Infuriatingly, the new Chicago budget lowered bike lane parking fines from $500 to $250
Downtown alderperson Brendan Reilly (42nd) and I have certainly had our, uh, differences over the years, and we still don’t see eye to eye on every issue. But one department where even I have to admit the man has been doing great work in recent years is fighting bike lane obstructions.
He seems almost obsessed with the problem of illegal parking and construction blockage endanger bike riders, and that’s a great thing. Here’s a recent example of what I mean. Soon afterwards, this construction barrier was moved out of the bikeway
My office is currently reaching out to CDOT to request a bike lane accommodation at this location. pic.twitter.com/TGZbUYvDLJ
— Brendan Reilly (@AldReilly) November 2, 2022
On November 1, Reilly did a nice job of standing up for bike lane safety at a City Council Finance Committee discussion of a proposal in Lori Lightfoot’s $16.4B budget to reduce bike lane parking fines from the current $500 to only $250 in order to comply with a court ruling. The budget passed on Monday. Reilly also pushed back against the plan to lower the penalty for driving with tinted windows or covered license plates.
As reported by the Sun-Times’ Fran Spielman, the downtown alder said during the hearing, “I understand there’s a court decision. But we’re being asked to cut in half fines that protect peoples’ lives.” Reilly said. He argued that that lowering the fee for bike lane blockages “that cause collisions between a [driver] and bicycle [rider]” would send a message at a time when alders like him are being “bombarded” with reports of clogged bikeways from local cyclists and representatives of the website Bike Lane Uprising.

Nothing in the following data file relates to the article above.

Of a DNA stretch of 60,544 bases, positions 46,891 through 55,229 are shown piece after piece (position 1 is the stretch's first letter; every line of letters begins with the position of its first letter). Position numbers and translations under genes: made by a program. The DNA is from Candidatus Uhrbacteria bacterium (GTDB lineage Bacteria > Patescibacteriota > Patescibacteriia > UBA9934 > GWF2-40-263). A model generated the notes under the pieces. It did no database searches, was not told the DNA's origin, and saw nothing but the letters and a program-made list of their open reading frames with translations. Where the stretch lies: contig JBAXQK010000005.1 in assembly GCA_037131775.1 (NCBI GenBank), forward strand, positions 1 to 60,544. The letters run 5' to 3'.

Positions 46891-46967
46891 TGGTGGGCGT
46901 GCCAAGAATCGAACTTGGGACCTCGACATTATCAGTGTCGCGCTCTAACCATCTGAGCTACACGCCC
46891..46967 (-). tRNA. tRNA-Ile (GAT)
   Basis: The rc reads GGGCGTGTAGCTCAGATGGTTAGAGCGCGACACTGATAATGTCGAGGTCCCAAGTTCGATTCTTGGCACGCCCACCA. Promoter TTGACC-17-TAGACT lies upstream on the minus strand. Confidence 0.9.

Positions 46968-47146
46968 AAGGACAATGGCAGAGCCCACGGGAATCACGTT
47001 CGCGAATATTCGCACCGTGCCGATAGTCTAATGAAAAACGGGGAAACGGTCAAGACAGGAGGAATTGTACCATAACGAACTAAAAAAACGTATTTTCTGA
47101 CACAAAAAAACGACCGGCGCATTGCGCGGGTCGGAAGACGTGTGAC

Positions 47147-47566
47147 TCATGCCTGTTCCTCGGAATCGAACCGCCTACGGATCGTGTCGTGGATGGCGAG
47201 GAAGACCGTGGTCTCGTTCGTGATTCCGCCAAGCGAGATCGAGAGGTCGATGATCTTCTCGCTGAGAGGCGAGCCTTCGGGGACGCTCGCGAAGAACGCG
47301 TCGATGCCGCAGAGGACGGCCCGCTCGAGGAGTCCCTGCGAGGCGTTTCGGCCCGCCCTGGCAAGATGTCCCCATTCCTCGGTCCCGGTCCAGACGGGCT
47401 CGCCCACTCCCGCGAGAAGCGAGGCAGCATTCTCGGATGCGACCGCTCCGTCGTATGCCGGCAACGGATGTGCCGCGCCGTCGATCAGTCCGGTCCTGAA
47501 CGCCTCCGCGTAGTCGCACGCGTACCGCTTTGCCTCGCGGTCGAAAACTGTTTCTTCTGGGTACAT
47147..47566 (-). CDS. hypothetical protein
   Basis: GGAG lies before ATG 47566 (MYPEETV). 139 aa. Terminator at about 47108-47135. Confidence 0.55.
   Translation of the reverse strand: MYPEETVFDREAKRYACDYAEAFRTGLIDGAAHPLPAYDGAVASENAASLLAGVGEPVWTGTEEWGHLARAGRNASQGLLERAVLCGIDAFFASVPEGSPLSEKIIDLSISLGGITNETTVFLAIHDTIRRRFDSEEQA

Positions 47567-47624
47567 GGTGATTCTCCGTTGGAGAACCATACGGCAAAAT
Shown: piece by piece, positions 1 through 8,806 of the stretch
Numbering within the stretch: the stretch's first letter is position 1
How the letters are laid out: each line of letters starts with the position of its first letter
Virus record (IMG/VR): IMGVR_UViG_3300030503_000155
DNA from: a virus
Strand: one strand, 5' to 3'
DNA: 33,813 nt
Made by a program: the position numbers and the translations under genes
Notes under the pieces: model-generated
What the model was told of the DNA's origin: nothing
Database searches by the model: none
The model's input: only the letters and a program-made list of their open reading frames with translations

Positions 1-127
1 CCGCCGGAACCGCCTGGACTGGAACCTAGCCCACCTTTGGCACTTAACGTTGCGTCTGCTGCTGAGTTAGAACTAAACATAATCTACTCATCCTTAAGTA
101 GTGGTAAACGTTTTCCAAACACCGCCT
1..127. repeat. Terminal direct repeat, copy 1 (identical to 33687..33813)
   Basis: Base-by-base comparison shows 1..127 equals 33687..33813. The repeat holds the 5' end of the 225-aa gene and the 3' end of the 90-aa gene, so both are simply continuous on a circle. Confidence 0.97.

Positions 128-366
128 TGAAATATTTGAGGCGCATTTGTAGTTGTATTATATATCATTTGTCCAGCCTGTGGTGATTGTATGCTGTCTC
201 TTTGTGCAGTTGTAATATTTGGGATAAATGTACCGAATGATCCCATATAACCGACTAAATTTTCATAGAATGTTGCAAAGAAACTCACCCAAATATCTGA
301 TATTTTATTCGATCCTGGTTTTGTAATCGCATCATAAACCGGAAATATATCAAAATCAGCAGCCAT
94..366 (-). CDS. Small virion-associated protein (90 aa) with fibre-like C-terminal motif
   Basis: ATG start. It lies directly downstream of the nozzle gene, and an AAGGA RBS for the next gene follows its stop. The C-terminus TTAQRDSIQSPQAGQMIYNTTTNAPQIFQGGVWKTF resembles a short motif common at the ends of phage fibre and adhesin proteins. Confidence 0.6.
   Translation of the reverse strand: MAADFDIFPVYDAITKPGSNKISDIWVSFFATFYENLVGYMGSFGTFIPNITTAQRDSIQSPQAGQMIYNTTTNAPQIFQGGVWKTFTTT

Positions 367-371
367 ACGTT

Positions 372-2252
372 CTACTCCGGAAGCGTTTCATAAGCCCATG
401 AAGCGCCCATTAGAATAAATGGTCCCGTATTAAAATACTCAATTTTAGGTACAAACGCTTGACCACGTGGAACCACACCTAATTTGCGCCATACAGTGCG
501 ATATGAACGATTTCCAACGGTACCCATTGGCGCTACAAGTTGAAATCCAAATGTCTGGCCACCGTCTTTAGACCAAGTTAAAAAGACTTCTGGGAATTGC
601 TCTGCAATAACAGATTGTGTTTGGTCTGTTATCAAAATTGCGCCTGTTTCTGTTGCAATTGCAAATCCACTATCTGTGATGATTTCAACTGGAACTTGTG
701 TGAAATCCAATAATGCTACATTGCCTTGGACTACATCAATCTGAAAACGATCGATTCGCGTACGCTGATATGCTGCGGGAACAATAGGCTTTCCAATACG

“This is a chronic and consistent problem,” he added, according to the Sun-Times. “We’ve been asking for increased enforcement. It has not shown up. This body was wise enough to raise these fines… What is the wisdom in reducing the fine for something that, potentially, could kill people?”
The problem, according to city of Chicago attorney Mark Siegel is that the Illinois Appellate Court decided last August that standing and parking tickets, as well as tinted windows and covered license plate fees, can’t be higher than $250, according to Spielman.
Edgewater alder Harry Osterman (48th), didn’t accept this explanation. “Given the seriousness of this — given the amount of people that have been killed this year on bikes and given the epidemic of carjackings that we’re having — why cannot the city of Chicago ask the courts to give us a window of time?”
The urgency of the bike lane blockage issue was laid bare in June when a Mondelez trucker trucker fatally struck Lily Shambrook, 3, who was riding on the back of her mother’s bike, after the woman had to merge out of a dashed bike lane to get around an illegally parked ComEd truck near Leland Avenue and Winthrop Avenue in Uptown.
@chicagosmayor can you please explain why your people are planning on lowering the fines for parking in a bike lane as a way to close the budget gap and promote safety for cyclists like my family? #bikechi @MattMartinChi @Andrefor40th @bikelaneuprisehttps://t.co/DnV27gMqQa
— TGS (@LilyBeansDad) November 2, 2022
The committee decided to meet again two days later to reconsider the ordinance. Ald. Reilly confirmed to Streetsblog that the fines ultimately were lowered to $250 in the final budget. “It’s ridiculous,” he fumed.
That does, in fact send a very bad message to drivers about a life-and-death matter for bike riders.